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There are several different theories about the causality and development of bulimia

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There are several different theories about the causality and development of bulimia. Bulimia may have a genetic and hereditary component aswell as a socio-environmental component. Other psychological factors involved include mood disorders and substance abuse in families of people with bulimia. One aspect of the biological perspective suggests that people with bulimia have a low serotonin level which is a brain chemical involved with both well-being and appetite. It was also suggested that a low central dopamine level was correlated with abnormal responses to food. Jimmerson et al investigated this perspective. Cerebrospinal fluid neurotransmitter metabolite levels were studied to assess whether measures of central serotonin, dopamine, or norepinephrine function are associated with severity of abnormal eating patterns in patients with bulimia nervosa. In comparison with healthy controls , hospitalized bulimic patients with a history of binge eating more frequently than twice daily had significantly lower CSF concentrations of these brain chemicals. For the total patient group, levels of both chemicals were significantly inversely correlated with binge frequency. ...read more.


However, the origins and role of this disturbance in the pathophysiology of bulimia are unclear. Bulimia is eight times more likely to occur in people who have relatives with eating disorders. Parents of people with bulimia appear to be more likely to have psychiatric disorders than people without the disorder. Some experts believe that genetic factors may influence more than half the variances in eating disorders. Several family and twin studies suggest that bulimia nervosa runs in families. Women with bulimic or anorexic female relatives are four to five times more likely to develop the disorder, and twin studies reveal that the genetic risk factor may be as high as 58 percent. These findings are evident in the case study and may contribute to the causality of Carla's condition. The hereditary evidence is that Carla's sister had recovered from Anorexia Nervosa and her mother had been diagnosed with depression and co-morbid Obsessive Compulsive Disorder. This disorder can be hereditary and a study by the National Institute of Mental Health revealed that many people with bulimia nervosa exhibit obsessive behavior as severe as diagnosed obsessive compulsive disorder (OCD). ...read more.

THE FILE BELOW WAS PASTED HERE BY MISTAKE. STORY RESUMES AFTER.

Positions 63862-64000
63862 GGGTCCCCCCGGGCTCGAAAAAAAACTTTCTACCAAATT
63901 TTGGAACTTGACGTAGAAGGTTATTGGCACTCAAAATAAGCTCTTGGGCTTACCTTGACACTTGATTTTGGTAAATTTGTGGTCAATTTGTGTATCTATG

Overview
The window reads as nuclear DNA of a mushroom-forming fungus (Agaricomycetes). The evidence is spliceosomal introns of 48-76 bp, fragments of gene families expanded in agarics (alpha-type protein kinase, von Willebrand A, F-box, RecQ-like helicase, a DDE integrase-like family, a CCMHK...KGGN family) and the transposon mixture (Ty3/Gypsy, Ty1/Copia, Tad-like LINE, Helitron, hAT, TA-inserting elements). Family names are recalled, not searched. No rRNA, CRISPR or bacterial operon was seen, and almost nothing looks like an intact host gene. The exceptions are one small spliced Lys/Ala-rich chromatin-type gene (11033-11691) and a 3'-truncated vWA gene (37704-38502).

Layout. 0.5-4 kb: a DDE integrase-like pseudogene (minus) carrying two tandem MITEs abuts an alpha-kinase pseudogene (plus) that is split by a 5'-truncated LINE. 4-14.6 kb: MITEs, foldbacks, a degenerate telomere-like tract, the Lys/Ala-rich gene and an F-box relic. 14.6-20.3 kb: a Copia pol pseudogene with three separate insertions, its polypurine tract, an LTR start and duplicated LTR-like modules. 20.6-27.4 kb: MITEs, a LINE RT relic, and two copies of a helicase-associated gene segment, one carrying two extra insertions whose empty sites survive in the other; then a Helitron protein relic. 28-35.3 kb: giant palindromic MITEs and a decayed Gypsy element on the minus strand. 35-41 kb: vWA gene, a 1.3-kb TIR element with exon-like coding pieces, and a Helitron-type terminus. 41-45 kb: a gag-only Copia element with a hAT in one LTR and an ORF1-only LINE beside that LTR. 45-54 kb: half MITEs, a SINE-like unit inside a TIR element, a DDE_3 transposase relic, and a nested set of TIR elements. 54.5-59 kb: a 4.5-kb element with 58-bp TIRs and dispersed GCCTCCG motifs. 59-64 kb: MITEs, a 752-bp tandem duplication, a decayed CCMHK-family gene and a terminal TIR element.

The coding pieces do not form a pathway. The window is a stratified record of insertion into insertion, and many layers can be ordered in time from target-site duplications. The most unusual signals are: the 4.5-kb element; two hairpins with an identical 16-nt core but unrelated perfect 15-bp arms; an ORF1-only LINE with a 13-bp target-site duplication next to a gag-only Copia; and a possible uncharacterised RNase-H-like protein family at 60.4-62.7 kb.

The case study also tells us that Carla's family placed pressure on her to lose weight. Research has shown that over half the families in which an individual develops an eating disorder were likely to place a strong emphasis on physical appearance and weight. (Haworth and Hoeppner, 2000). Due to social pressure, thinness and weight loss are proritised and a person's self-worth becomes based upon maintaining a low weight and striving to become thin. This process is known as a weight-related self-schema and once this is established in a person all thoughts and feelings are centralised around weight and shape. This then usually develops into a fully- fledged eating disorder such as bulimia or anorexia nervosa. Other influences in the development of this schema that is evident in the case study may derive from the fact that Carla's sister had recovered from Anorexia Nervosa. As this is an eating disorder a great emphasis would have been placed on weight within Carla's family during her sisters illness and probably thereafter Subsequently this exposure may have contributed to the development of her bulimia. ...read more.

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